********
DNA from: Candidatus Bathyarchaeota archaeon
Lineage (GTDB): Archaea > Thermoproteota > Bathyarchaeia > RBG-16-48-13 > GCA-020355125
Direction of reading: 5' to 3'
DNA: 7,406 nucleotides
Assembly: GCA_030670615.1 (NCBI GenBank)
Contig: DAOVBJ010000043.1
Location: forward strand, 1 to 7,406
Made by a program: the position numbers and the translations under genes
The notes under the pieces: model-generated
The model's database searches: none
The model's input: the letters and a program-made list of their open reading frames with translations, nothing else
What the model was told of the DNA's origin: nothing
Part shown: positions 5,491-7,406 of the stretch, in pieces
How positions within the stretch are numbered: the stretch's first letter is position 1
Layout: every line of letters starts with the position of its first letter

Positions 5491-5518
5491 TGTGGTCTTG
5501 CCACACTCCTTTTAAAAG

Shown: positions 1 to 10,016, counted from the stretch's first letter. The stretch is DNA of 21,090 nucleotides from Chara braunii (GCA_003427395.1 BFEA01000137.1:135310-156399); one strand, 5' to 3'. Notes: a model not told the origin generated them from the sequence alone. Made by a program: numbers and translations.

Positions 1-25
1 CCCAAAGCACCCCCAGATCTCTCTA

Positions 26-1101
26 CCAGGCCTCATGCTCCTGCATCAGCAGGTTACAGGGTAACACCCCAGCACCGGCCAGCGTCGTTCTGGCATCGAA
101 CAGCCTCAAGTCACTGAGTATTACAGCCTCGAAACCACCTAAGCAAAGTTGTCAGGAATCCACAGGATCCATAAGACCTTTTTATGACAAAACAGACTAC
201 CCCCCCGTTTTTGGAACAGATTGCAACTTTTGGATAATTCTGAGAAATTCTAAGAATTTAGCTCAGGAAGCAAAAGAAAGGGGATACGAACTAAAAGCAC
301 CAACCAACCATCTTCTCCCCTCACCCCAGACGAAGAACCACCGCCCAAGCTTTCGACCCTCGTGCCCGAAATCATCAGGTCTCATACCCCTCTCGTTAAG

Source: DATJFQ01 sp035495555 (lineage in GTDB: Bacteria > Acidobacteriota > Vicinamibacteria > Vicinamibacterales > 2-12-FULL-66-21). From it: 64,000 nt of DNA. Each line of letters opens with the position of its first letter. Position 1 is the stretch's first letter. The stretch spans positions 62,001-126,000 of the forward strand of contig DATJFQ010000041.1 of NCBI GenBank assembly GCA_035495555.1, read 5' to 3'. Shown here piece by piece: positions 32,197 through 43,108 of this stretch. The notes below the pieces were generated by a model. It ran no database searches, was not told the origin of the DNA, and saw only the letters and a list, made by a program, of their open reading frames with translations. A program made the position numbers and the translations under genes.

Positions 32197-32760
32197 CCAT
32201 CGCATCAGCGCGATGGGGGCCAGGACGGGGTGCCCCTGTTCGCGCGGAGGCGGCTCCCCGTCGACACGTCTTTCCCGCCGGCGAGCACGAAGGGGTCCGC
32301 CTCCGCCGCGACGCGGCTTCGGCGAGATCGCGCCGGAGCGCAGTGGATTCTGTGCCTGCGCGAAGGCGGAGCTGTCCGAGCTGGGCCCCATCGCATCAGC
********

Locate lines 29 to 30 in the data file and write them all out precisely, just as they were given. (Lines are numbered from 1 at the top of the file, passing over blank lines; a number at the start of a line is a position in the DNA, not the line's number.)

32197 CCAT
32201 CGCATCAGCGCGATGGGGGCCAGGACGGGGTGCCCCTGTTCGCGCGGAGGCGGCTCCCCGTCGACACGTCTTTCCCGCCGGCGAGCACGAAGGGGTCCGC